Coming to Terms With the Labyrinthine World of Climate Change

December 6, 2021 Updated: December 9, 2021

Commentary

As the Glasgow Conference of Parties (COP26)—countries that signed the United Nations Framework Convention on Climate Change (UNFCCC) in 1994—fades into history, it is timely to assess the success, or lack of it, of this intergovernmental summit.

Delegates at the Glasgow summit reviewed the progress made by 196 countries that embraced the legally binding and enforceable Paris Agreement, a multilateral agreement adopted in 2015 that entered into force on Nov. 4, 2016. The Paris Agreement claimed to limit global warming to 1.5 degrees Celsius compared to pre-industrial levels—a rather ambitious aspiration.

The member countries of UNFCCC are expected to produce “Nationally Determined Contributions” (NDCs) that indicate their proposals to reduce the amount of carbon dioxide, CO2, in the atmosphere—yet there is no empirical proof that this drives the temperature.

In this context, the Australian Prime Minister, Scott Morrison, committed his government to the achievement of net-zero emissions by 2050.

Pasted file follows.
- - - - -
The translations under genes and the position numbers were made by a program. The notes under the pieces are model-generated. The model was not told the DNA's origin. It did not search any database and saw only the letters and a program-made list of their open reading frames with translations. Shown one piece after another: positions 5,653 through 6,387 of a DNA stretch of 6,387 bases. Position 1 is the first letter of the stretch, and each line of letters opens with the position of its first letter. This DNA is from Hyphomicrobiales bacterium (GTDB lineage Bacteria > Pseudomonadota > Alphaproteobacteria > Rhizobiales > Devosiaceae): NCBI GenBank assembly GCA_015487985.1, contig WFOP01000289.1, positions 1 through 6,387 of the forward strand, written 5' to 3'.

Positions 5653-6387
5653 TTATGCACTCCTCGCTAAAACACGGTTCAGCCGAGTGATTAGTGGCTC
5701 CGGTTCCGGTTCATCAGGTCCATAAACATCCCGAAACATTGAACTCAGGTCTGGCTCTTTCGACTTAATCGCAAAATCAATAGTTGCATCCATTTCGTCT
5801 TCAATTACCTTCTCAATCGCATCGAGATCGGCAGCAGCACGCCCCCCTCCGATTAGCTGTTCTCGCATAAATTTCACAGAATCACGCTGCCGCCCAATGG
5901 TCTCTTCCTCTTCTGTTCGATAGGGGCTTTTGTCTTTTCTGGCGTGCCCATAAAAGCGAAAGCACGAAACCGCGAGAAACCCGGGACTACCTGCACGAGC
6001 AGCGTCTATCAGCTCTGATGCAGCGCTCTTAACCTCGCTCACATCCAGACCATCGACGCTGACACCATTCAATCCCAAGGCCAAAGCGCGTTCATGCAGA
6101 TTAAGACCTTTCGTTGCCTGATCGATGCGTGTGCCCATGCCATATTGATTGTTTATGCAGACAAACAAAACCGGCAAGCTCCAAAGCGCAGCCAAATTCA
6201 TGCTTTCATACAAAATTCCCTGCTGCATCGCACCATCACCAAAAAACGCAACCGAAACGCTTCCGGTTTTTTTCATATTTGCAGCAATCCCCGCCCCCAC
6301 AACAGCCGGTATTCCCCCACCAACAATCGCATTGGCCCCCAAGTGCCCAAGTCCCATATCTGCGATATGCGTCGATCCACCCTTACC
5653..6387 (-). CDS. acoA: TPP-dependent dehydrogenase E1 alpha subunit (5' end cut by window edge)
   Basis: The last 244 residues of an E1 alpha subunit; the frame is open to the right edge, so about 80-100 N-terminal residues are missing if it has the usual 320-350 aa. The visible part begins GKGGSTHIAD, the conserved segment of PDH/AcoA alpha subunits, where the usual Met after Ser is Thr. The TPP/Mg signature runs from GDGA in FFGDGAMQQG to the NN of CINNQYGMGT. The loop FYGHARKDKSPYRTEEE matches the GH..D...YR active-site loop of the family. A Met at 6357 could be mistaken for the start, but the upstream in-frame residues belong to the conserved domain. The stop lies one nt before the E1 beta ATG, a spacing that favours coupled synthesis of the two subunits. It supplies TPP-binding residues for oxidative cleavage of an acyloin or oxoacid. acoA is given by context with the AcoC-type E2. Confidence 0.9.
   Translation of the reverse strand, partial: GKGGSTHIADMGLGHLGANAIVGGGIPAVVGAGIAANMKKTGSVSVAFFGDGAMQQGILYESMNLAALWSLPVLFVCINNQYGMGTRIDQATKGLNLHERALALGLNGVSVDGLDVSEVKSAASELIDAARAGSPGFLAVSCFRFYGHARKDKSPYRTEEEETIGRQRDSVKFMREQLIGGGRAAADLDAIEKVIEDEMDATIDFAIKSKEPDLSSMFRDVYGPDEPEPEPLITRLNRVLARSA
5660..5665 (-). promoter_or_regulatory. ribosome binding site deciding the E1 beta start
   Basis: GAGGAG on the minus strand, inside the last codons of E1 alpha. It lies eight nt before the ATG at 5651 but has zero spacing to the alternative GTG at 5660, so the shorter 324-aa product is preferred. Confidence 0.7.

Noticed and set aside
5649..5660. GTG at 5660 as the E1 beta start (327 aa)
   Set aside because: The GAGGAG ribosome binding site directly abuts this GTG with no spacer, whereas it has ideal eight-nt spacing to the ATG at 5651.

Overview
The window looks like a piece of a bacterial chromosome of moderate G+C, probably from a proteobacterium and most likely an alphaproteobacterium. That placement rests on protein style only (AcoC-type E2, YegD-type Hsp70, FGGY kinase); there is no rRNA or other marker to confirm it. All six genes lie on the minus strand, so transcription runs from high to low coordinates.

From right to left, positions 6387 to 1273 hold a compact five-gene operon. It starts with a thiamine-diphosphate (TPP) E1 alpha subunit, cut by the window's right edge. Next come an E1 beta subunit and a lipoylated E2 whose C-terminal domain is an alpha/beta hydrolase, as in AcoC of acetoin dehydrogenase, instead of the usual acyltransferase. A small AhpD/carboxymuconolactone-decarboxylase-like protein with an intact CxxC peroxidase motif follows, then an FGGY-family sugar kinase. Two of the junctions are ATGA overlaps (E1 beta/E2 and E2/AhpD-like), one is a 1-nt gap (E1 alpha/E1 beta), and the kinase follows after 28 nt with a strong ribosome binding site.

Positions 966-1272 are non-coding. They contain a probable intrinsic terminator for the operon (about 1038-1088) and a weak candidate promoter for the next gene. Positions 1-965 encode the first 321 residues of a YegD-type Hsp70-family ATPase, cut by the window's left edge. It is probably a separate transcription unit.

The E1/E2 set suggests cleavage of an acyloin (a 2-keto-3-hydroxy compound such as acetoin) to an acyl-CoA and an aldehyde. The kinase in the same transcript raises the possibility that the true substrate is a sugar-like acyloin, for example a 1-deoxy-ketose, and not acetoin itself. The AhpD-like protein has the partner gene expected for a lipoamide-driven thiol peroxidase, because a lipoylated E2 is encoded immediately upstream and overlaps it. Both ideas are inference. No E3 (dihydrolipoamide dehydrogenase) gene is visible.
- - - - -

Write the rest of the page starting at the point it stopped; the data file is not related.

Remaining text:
By then, the coal, fossil fuel, and gas industries would have been decimated, electric cars would have taken over the Australian highways, and the high priests of climate change would govern the world.

Cynics will claim that it is easy for the prime minister to make such a promise of net-zero emissions because he will not be Australia’s prime minister in 2050 and, therefore, he will not be accountable for the consequences of the pursuit of this commitment.

But a governmental commitment to net-zero emissions by 2050 does not satisfy the powerful climate change lobby.

This lobby agitates in favour of a significant reduction of greenhouse emissions by 2030, which, according to present government predictions, would be around 25 to 28 percent below 2005 levels.